In contrast, the China colonization of Africa promotes “normalization” which instead of focusing on diversity, looks to whatever tribe is dominant in a region and channels wealth and power to them. This tends to strengthen local safety and stability instead of prioritizing defense of the rights of minority tribes.
The former model is failing in part because of its high cost of administration, but mostly because it forces normalization to a minimum instead of emphasizing striving for a maximum as exhibited by the most successful group in the region. An old African proverb holds that when fish and crabs are caught in a net, the crabs pull the fish down, because if the crabs are trapped and doomed, they feel that no one should escape that same fate.
Looking into these two examples, we see an axis between acceptance and intrusion. Acceptance is a sense of belonging to an environment; we know that in order to develop potential among children, each child must feel innately and irrevocably accepted, something only made possible through a friendly, tolerant and somewhat mandatory environment.
In contrast, adulthood shows us intrusion. The child must graduate school and enter the less-than-friendly job market where extroverted people have a better chance of survival because they crave and seek a way of finding personal — not universal — acceptance in the previously unknown territory of the workplace.
Introverted people, because they are self-guided, seek acceptance when they are young because they know that if left alone, they will learn what they need to and grow at their own pace. Extroverts, on the other hand, perceive a sense of harm and injustice if they are not allowed to participate, which when they are young and socially inept is a possibility, so they want a system which cannot demote them for being wrong or selfish.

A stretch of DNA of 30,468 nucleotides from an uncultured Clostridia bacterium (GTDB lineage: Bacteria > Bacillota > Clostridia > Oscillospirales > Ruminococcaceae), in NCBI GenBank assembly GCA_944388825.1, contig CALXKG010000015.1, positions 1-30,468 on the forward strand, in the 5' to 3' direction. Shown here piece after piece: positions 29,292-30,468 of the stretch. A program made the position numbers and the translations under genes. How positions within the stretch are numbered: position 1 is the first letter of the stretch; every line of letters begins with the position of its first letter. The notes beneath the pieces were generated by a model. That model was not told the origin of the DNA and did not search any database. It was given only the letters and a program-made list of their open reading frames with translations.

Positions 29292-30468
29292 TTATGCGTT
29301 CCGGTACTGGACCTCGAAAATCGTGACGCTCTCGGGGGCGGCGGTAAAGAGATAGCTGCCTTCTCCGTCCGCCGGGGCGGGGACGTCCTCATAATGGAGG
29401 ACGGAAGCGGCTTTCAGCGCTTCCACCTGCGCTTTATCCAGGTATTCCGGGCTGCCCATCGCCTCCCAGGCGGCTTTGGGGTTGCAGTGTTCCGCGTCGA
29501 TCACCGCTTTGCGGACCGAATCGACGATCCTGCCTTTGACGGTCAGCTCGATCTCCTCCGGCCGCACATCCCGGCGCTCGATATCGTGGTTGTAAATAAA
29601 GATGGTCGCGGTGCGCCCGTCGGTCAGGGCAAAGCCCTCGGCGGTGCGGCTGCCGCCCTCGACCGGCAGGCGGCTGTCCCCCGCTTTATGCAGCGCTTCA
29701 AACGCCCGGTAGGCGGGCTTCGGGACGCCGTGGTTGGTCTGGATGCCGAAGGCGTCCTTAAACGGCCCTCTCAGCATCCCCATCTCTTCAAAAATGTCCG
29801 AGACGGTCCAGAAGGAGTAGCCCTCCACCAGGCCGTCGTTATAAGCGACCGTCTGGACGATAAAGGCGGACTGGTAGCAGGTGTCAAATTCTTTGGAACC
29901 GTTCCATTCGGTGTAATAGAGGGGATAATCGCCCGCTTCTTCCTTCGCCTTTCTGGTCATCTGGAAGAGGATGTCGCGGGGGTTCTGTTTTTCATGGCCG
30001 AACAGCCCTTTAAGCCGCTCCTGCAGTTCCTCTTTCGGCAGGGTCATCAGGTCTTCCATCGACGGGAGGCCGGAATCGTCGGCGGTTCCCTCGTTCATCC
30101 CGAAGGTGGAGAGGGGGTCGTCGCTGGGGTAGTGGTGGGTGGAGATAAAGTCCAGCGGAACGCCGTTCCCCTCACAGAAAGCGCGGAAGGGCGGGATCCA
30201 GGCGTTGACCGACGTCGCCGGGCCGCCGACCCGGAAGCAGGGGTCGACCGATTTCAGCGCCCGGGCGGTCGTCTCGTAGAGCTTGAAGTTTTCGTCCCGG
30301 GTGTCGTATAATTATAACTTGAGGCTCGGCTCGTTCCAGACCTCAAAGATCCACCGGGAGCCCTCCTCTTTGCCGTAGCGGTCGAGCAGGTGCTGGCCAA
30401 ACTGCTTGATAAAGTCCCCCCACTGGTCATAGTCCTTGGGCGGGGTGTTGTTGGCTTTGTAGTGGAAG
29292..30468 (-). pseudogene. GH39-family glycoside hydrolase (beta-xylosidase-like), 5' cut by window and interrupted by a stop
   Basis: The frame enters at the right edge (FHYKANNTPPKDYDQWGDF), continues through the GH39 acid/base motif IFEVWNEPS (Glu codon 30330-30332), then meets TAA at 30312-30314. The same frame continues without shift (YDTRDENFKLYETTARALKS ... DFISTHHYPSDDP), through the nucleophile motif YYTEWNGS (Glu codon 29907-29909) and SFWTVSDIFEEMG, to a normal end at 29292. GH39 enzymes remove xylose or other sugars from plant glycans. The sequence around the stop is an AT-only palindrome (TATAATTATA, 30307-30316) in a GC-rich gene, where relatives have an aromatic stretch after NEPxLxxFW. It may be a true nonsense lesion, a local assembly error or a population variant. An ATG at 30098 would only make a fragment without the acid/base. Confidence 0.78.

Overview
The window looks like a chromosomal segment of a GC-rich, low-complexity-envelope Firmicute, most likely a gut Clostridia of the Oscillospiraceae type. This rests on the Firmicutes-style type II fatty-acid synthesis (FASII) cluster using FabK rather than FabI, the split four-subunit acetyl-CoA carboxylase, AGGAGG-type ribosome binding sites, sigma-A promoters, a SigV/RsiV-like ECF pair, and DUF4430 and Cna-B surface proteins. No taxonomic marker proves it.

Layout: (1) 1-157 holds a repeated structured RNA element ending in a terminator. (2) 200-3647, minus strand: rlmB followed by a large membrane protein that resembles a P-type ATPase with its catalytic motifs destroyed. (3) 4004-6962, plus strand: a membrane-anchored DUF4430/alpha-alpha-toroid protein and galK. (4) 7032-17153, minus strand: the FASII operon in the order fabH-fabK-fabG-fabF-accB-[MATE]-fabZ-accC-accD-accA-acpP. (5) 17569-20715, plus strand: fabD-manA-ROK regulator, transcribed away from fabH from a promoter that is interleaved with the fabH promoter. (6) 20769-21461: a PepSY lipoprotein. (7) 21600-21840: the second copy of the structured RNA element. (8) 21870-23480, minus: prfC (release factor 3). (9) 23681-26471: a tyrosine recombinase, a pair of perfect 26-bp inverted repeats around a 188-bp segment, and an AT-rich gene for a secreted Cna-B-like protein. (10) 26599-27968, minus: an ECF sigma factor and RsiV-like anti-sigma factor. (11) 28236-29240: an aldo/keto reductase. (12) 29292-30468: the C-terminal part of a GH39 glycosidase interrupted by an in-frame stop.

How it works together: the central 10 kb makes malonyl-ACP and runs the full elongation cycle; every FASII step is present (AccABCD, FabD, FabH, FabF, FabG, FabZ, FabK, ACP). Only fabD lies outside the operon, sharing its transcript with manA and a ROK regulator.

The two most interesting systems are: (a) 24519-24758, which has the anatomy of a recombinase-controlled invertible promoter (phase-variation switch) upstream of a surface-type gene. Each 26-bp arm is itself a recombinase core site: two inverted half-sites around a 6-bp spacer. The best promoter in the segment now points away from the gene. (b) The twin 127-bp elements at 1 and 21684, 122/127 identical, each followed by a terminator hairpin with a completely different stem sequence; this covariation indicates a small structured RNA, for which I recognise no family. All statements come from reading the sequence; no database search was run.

Extroverts constantly seek social acceptance on an individual level into adulthood. If there is a workplace problem, the extrovert will seek out the parties involved to negotiate a resolution, where the introvert will engage in avoidance or confrontation of a legalistic nature, as we see with whistle-blowers who choose to detonate a situation rather than attempt to impose a solution internal to the organization.
In traditional society, this was addressed by having different roles for introverts and extroverts. Introverts handle analysis and principles well; extroverts handle other people well. Talented introverts drifted toward the top because they were less likely to compromise, work around, patch up or ignore systemic problems.
Globalism requires different social skills than traditional society. When the entire world becomes a combination of workplace and shopping mall, then extroverts benefit from this acceptance-type society because they inherently do not take it at face value, but work around its little glitches and exploit it for their own gain. Since they are granted acceptance, they do not worry about whether their acts will have good or bad results, because they are accepted just the same.
In this way we see how socialization, or the process of having social factors dominate over others, can be destructive and leads to the type of civilization that globalism creates: individuals entirely isolated, lowest common denominator prevailing over more complex ideas, unpopular truths ignored, weak eating the strong, and corruption at every level.
We all want a friendly discussion. However, if we make that the goal, we compromise everything else in order to be friendly. For that reason, we need to assist ourselves in order to understand how intrusion, not feelings and acceptance, forms the basis of a logical interaction between the individual and the organization, a category which includes not just corporations but civilizations as well.